Most banks and payment systems allow you to set aside money so you don’t even have to think about it. For the nearly 20% of millenials who haven’t even opened a savings account, this trick could be a lifesaver.

Build a plan to help you visualize yourself as a millionaire

It’s much easier to stay motivated to save if you can see the end goal you’re working toward. Download a financial planning app like Lasso and create a savings plan so you can see how much you can save in the end. 

Even if you have no money saved up to begin with, building a long-term plan can help you see the end result of decades worth of work.

money skills for 20-somethings

Avoid “lifestyle creep”

As you gain experience and start earning more money, you’ll find that there’s no shortage of things to spend your extra money on. It’s true: The more money you have, the easier it becomes to spend. 

The problem is that this mentality can cost you a lot in the long run

It’s called lifestyle inflation, or “lifestyle creep”—when a person’s spending increases alongside their income. Whether it’s a bigger apartment/house, that new pair of shoes, or whatever other big purchase you’ve been eyeing, it’s important to treat yourself in moderation.

When you start earning more, you should also start saving more. 

Say you work in marketing: The average entry level salary for a career in marketing is $52,789. If you saved 30% of that, you’d put away $15,837 per year. 

Five years into your career, you probably have enough experience to move up to a job like Marketing Communications Manager, which has an average salary of $83,369 per year. If you increased your saving to keep putting away 30%, you could be saving more than $25,000 a year at that point. But if you didn’t increase your saving, you would only be putting away 19% of your income.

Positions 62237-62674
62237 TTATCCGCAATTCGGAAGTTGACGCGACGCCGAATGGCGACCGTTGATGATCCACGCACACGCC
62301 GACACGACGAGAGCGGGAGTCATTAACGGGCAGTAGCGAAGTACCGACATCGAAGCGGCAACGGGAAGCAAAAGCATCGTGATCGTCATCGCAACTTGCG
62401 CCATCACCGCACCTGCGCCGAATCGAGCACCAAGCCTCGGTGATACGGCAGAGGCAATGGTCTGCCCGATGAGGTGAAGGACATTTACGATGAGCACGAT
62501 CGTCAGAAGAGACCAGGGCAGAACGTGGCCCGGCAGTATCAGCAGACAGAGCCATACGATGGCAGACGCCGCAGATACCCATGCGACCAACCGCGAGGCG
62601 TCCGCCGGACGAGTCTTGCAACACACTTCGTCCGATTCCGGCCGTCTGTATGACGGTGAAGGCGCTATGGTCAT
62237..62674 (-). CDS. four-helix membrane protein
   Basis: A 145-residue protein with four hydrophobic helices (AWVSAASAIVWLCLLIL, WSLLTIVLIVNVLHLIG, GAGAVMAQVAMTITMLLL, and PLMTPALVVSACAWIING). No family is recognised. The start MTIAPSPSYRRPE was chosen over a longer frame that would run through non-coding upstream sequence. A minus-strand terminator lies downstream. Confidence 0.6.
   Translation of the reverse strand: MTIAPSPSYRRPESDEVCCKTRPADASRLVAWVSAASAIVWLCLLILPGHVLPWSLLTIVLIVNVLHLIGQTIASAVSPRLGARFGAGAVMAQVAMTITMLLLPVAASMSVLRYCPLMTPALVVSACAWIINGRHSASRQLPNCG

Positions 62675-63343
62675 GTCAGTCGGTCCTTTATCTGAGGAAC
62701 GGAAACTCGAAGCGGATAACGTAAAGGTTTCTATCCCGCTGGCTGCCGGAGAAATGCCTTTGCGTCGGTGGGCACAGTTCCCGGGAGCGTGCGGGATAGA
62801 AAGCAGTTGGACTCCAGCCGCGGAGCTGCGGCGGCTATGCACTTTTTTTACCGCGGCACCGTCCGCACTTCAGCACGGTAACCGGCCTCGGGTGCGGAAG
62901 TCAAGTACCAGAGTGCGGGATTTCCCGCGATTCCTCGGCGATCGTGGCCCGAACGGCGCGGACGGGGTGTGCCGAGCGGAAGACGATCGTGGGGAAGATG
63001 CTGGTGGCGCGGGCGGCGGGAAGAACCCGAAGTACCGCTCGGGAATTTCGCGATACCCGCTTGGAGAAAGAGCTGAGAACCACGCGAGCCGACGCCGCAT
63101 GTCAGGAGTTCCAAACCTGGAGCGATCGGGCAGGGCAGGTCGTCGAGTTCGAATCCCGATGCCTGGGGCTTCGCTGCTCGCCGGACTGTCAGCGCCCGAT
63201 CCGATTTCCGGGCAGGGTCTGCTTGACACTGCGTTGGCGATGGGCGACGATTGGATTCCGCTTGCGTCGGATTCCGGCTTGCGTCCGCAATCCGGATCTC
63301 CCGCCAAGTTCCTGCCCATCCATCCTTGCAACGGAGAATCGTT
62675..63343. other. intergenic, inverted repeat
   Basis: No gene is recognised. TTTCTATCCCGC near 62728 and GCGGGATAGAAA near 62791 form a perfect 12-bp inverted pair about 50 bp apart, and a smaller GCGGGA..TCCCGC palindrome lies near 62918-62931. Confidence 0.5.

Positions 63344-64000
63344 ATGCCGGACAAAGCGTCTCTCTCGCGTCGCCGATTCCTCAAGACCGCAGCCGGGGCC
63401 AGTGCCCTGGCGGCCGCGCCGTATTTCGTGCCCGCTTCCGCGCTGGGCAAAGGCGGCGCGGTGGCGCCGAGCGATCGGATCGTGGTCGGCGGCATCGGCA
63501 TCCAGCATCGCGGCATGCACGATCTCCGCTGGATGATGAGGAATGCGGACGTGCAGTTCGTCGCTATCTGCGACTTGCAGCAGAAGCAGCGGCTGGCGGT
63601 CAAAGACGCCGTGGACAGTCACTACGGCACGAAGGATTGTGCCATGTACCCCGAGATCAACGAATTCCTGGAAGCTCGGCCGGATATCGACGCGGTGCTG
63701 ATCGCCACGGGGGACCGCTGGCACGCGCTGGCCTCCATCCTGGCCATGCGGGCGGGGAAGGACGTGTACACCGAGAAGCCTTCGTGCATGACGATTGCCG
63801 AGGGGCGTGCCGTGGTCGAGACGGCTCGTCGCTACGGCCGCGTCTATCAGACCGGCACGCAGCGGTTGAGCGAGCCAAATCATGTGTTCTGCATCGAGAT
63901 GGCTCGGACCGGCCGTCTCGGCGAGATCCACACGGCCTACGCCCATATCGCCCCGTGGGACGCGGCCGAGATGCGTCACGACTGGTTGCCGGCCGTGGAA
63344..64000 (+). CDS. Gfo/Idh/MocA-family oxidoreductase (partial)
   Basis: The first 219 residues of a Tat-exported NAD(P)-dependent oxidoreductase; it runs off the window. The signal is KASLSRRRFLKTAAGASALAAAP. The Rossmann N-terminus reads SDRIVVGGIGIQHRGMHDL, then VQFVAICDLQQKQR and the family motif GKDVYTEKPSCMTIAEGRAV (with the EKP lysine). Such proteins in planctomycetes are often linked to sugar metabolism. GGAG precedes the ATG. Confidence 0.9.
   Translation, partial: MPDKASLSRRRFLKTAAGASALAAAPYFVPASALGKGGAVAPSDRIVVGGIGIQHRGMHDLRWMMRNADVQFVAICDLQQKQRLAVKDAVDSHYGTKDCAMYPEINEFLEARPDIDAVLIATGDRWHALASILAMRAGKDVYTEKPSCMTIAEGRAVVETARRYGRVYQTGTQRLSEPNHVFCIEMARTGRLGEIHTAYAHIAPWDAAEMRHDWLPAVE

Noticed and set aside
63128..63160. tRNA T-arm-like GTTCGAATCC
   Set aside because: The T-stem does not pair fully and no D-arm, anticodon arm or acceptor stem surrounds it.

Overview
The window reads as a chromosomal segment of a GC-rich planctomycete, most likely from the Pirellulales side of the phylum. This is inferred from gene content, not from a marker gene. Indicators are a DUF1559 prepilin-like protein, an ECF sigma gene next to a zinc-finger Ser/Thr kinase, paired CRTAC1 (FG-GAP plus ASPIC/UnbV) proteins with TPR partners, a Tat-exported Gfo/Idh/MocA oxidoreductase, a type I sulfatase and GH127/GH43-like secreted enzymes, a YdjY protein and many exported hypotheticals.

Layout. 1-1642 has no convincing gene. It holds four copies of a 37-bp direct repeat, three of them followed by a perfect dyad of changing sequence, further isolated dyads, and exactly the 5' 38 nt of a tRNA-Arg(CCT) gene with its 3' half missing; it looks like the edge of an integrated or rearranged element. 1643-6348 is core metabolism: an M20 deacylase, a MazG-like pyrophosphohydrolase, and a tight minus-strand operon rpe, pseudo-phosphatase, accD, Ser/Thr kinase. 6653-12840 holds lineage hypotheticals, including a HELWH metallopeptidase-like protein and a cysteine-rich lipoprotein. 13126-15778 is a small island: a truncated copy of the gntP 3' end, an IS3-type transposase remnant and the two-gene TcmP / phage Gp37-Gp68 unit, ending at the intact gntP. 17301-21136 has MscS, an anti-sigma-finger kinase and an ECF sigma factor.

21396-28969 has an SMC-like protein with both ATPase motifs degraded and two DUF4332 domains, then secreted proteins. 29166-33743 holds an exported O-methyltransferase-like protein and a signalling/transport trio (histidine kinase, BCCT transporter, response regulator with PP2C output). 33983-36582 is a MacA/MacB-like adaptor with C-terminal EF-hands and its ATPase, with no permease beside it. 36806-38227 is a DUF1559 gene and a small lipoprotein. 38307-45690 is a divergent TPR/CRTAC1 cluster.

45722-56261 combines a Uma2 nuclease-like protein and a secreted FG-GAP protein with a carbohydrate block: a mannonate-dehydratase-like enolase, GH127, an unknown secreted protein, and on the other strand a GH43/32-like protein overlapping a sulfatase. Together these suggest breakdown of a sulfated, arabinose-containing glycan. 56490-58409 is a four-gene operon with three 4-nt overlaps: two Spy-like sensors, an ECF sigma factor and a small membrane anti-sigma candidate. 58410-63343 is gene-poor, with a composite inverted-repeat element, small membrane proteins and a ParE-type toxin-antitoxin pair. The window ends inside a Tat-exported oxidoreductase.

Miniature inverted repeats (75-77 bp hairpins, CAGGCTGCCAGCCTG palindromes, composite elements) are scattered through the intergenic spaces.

Repeat and Surround Yourself with Like-Minded Individuals

You want to continue to accumulate financial assets, so it’s important to think of investing as a lifestyle rather than a short-term goal. One way to keep up the encouragement? Surround yourself with other investors

If you’re around people who want to eat out constantly and spend money on stuff other than investing, most people can only resist the peer pressure for so long. While your friends don’t mean any harm, their constant invitations to go out for dinner and drinks can have a severe negative impact on your savings.

There’s a growing movement of young people seeking “financial independence” (FI, for short) who support each other and share money tips. You can follow TikTok accounts—like this one from @ecommjess, who shares personal finance tips through fun videos—or other social media groups and accounts. Immerse yourself in these communities to find your way toward financial freedom.

As you build up your savings, financial companies will inevitably come out of the woodwork offering to “help” you increase your wealth. Be cautious of firms trying to sell you something (e.g., life insurance, annuities, etc.). As your portfolio grows and your wealth builds, these offers will become more common. Do your research and choose wisely, and don’t be afraid to lean on those like-minded individuals in your communities to make the big decisions.

Get Started with Lasso

Are you ready to find your way to financial independence? Start your investment journey by downloading the Lasso App to create a personalized financial plan and connect with an advisor today.

Featured author

Shane Sideris, CFA, is a Managing Partner at Synchronous Wealth Advisors, an independent Registered Investment Advisor, with clients across the United States. Synchronous is a full service wealth advisory firm, with tax experts and investment professionals working together on behalf of clients. Prior to Synchronous, Shane spent eight years at BlackRock in their Retirement Group. 

You can find Shane and connect with him in Lasso!